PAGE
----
Mind-Manipulating Music: Using an Electroencephalogram to determine the effects of music on brain activity
Natalie Leong, Tiara Safaei
Crofton House
Floor Location : M 096 F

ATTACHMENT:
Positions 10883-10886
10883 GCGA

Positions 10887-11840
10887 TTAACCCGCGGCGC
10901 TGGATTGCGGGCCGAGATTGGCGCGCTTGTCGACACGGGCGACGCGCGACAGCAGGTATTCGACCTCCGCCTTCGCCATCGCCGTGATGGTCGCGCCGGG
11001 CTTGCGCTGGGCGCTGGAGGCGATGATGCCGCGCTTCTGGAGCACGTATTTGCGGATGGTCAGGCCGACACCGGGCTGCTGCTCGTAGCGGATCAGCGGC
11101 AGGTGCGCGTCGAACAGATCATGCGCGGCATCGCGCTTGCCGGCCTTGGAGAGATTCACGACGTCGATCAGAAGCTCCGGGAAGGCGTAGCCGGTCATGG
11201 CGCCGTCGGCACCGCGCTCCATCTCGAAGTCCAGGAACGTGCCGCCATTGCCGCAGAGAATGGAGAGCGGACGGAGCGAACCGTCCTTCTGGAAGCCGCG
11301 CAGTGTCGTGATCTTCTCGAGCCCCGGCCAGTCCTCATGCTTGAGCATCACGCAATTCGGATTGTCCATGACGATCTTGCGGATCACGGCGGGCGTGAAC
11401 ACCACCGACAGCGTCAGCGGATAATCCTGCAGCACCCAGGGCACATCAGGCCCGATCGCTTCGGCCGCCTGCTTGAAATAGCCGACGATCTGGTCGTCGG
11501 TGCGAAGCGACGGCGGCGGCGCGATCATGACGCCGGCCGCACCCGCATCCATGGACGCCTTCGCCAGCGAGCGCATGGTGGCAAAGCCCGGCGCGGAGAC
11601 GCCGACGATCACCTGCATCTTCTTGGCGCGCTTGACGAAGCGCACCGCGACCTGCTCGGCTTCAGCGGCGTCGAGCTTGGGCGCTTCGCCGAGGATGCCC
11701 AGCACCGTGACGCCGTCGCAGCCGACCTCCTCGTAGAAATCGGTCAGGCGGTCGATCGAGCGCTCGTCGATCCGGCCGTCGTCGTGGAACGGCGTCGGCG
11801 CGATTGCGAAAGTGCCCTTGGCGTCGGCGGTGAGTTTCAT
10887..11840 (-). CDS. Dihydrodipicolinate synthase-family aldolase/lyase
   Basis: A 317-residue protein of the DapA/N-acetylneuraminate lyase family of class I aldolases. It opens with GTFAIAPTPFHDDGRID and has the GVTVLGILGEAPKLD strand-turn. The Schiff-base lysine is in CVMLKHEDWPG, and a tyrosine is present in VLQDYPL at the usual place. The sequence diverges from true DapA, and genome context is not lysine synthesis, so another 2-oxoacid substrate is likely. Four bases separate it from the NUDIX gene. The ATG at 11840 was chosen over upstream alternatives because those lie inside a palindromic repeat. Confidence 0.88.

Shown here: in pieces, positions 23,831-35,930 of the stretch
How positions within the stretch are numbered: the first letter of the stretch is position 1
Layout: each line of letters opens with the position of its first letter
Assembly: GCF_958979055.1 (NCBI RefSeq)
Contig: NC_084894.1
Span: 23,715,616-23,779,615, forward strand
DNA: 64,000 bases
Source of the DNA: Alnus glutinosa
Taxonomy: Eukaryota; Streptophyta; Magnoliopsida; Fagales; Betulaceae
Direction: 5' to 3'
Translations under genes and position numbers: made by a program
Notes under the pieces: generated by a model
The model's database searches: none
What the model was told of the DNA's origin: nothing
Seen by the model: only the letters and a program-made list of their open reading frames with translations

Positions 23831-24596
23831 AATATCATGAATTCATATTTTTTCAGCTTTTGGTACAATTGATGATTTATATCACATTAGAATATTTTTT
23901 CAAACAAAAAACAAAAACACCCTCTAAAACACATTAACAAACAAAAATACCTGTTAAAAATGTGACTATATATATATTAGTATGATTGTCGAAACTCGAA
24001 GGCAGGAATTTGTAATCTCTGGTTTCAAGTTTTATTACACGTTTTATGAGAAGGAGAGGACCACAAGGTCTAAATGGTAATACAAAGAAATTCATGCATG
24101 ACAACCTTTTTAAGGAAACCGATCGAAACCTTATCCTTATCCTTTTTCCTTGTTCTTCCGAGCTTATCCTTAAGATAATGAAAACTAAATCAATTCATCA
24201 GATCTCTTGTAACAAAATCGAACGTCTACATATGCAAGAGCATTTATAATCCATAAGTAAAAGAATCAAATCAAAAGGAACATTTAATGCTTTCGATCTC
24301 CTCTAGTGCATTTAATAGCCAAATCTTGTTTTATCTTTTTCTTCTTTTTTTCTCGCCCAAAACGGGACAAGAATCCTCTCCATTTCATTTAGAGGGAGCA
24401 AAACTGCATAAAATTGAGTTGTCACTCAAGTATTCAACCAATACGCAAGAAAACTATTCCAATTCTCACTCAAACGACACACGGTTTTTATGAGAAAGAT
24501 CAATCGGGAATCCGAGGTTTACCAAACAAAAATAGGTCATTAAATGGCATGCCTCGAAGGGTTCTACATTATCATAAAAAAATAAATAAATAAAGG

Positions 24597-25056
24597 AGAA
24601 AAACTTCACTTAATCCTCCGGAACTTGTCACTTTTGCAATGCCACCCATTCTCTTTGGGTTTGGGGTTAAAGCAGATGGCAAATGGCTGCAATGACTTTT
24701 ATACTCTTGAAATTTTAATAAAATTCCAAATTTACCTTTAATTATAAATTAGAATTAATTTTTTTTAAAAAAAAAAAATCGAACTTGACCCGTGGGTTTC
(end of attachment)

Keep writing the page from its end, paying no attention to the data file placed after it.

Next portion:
One method people often use to reduce their level of tension is listening to music. However, different types of music have different effects on the human brain. In order to gather more information regarding the connection between brain reactivity and music, and to determine which type of music is the most effective in reducing strenuous brain activity, an Electroencephalogram (EEG) was designed, prototyped, and assembled. The EEG uses an Arduino to record and interpret the frequency of the participant’s brain activity, which is sent to the EEG using three Electrodes attached to the participant. The frequency of the participant’s brain activity gives insight into how the sensory stimulation of sound has either a calming or stimulating effect on various parts of the brain. Furthermore, data regarding brain activity a can also be used to determine how external factors can trigger mental or internal responses, such as anxiety, which stimulates parts of the brain including the amygdala and hippocampus, resulting in an increased frequency of brain activity (typically a frequency between 18 - 40 Hz, otherwise known as beta 3 waves). In a hospital environment, operative anxiety is especially common among pediatric patients, and can negatively impact the effectiveness of a pediatric operation, or in some cases even have a negative effect on the patient’s behaviour. Since music is widely used as a destressor, effects of music on brain activity was tested by recording the brain frequencies of a stratified sample of girls and boys ages 6-12 years old. Once the average frequency of brain activity in this stratified sample without the presence of sensory stimulation was recorded, the effects of sound on the frequency of the children’s brainwaves was tested for. Specifically, the effects of piano, orchestral, heavy metal, relaxing music, as well as one song of the participant’s choice was tested in fifteen minute sectors. Additionally, a five minute pre-survey and a five minute post-survey was taken. By determining which of these types of music has a substantial effect on children’s brain activity, it can be inferred that this music will induce similar effects in a hospital environment. The anxiolytic effect of music could be integrated into pediatric preoperative procedures, not only reducing the likelihood of a pediatric operation becoming a traumatic experience for the patient, but improving recovery and the overall hospital experience for pediatric patients.